Common Law in the Interpretation of Statutes: Akamai v. Limelight at the Federal Circuit — John Golden

Post by John M. Golden

In patent law, networked technologies have brought to the fore difficult questions about liability in situations involving so-called “divided infringement.”  In a typical such situation, multiple parties contribute to the exploitation of a patented method, but no party performs all steps of the method.  Notably for the purposes of this blog, questions about whether anyone is liable for infringement in such situations have led judges at both the U.S. Supreme Court and the U.S. Court of Appeals for the Federal Circuit to direct attention to common law standards for joint tortfeasor liability.  In the end, more straightforward issues of statutory interpretation might dominate concerns about common law principles.  Cf. John F. Duffy & Richard Hynes, Statutory Domain and the Commercial Law of Intellectual Property, 102 Va. L. Rev. (forthcoming) (contending that “modern commentators are wrong in asserting that [patent and copyright] exhaustion doctrine evolved from common-law decisionmaking” as opposed to statutory interpretation) .  Nonetheless, the current debate highlights the extent to which modern statutory regimes can trigger reference to (and opportunities for academic guidance on) background principles of common law.

On a forward-looking basis, smart claim drafting might address (for substantial fees) many current concerns about divided infringement.  In the meantime, however, courts face the prospect of several years of litigation involving already issued patents.  This litigation presents a fundamental dilemma.  Should the courts understand the scope of patent infringement to permit patentees to prevent or “tax” multi-party activities that arguably lie beyond any clear notice provided by the Patent Act, its legislative history, or judicial precedent?  Alternatively, by understanding patent infringement more restrictively, should courts effectively sanction “avoision” behavior that might artificially divide up acts of technological exploitation?  Cf. Rebecca Giblin & Jane C. Ginsburg, We (Still) Need to Talk About Aereo: New Controversies and Unresolved Questions After the Supreme Court’s Decision, 38 Colum. J.L. & Arts (forthcoming) (criticizing legal reasoning that makes copyright law outcomes overly sensitive to “technical design” on grounds that such reasoning makes the law “vulnerable to ‘avoision’ … combining aspects of law ‘evasion’ and ‘avoidance’”).

The current focal point in struggles with this dilemma is the case of Akamai Technologies, Inc. v. Limelight Networks, Inc., Nos. 2009-1372, -1380, -1416, -1417, slip op. (Fed. Cir. May 13, 2015) , in which, on remand from the U.S. Supreme Court, a divided Federal Circuit panel recently revisited questions of divided infringement.  The majority opinion, written by Judge Richard Linn, took a limited view of the extent of liability under § 271(a) of the U.S. Patent Act.  The majority contended that the broader view championed by the dissent would “depart from three indispensable common law limits on joint tortfeasor liability”: (1) a need for “personal guilt” for tortious conduct; (2) a need for “mutual agency or cooperation” at a level that commonly does not exist “in arms-length seller-customer relationships”; and (3) a need for “knowledge of harm,” which the majority took to “require knowledge of the patent, knowledge of the steps recited in the claims, and knowledge of the risk of infringement.”  Akamai, slip op., at 20-23.  In dissent, Judge Kimberly Moore argued that, for liability under § 271(a), “knowledge of the harm” is not required although “knowing of [the other relevant] party’s actions” is.  Id. at 27 (Moore, J., dissenting).  More generally, Judge Moore argued that her broader view of § 271(a)’s scope “is consistent with general common law principles of tort liability.”  Id. at 21.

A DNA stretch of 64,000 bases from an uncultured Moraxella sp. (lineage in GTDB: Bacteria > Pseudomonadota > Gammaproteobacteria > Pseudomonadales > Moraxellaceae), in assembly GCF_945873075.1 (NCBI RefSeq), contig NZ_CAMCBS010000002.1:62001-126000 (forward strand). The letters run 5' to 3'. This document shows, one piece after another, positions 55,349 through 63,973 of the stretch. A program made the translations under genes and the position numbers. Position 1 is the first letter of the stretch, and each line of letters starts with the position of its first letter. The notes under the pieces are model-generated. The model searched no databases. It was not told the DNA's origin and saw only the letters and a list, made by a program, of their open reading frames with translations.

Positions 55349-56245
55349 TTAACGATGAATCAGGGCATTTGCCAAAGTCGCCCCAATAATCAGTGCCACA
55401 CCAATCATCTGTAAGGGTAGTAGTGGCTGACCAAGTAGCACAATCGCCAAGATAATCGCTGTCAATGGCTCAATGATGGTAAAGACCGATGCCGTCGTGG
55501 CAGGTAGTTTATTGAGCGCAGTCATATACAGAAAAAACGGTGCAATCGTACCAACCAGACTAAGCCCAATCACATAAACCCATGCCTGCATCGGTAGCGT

This short blog post is not the place to resolve such debates over the bounds of joint tortfeasor liability or its analogs under the U.S. Patent Act.  As indicated above, the aim here is to highlight how private law principles continue to inform debates over modern statutory law.  If the post inspires you to resolve the questions over which the Federal Circuit judges tussled—perhaps in a way that might help guide a later en banc decision or reconsideration of this case by the Supreme Court—so much the better!

2 thoughts on “Common Law in the Interpretation of Statutes: Akamai v. Limelight at the Federal Circuit — John Golden”

  1. Common law is simply the law of the land. In America its Constitutional Law. What people don’t realize is that anyone a part of the BAR association is actually practicing British Maritime Law and not Constitutional American Law. This occurs mostly because Americans do not know the law themselves, nor do officers. They are actually breaking the law to enforce policy (police). We have always had inalienable Rights like the Right to Travel, or the Right to Bear Arms; but we consent away those rights under contracts like the drivers license.


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